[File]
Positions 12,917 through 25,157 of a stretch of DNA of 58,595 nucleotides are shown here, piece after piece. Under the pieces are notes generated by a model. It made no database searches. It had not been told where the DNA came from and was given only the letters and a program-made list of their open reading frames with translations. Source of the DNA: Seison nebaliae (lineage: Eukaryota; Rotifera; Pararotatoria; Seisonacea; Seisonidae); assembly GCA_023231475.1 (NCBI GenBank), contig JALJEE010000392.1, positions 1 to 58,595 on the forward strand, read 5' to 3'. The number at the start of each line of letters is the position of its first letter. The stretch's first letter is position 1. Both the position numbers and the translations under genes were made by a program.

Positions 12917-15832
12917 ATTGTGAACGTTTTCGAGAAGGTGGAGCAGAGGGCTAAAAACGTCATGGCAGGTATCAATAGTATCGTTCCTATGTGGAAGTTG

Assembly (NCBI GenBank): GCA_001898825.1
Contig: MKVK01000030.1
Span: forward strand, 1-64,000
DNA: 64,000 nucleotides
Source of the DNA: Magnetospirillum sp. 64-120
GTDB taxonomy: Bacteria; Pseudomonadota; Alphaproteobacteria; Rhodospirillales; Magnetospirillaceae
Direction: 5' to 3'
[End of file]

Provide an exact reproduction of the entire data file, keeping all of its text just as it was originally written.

Positions 12,917 through 25,157 of a stretch of DNA of 58,595 nucleotides are shown here, piece after piece. Under the pieces are notes generated by a model. It made no database searches. It had not been told where the DNA came from and was given only the letters and a program-made list of their open reading frames with translations. Source of the DNA: Seison nebaliae (lineage: Eukaryota; Rotifera; Pararotatoria; Seisonacea; Seisonidae); assembly GCA_023231475.1 (NCBI GenBank), contig JALJEE010000392.1, positions 1 to 58,595 on the forward strand, read 5' to 3'. The number at the start of each line of letters is the position of its first letter. The stretch's first letter is position 1. Both the position numbers and the translations under genes were made by a program.

Positions 12917-15832
12917 ATTGTGAACGTTTTCGAGAAGGTGGAGCAGAGGGCTAAAAACGTCATGGCAGGTATCAATAGTATCGTTCCTATGTGGAAGTTG

Assembly (NCBI GenBank): GCA_001898825.1
Contig: MKVK01000030.1
Span: forward strand, 1-64,000
DNA: 64,000 nucleotides
Source of the DNA: Magnetospirillum sp. 64-120
GTDB taxonomy: Bacteria; Pseudomonadota; Alphaproteobacteria; Rhodospirillales; Magnetospirillaceae
Direction: 5' to 3'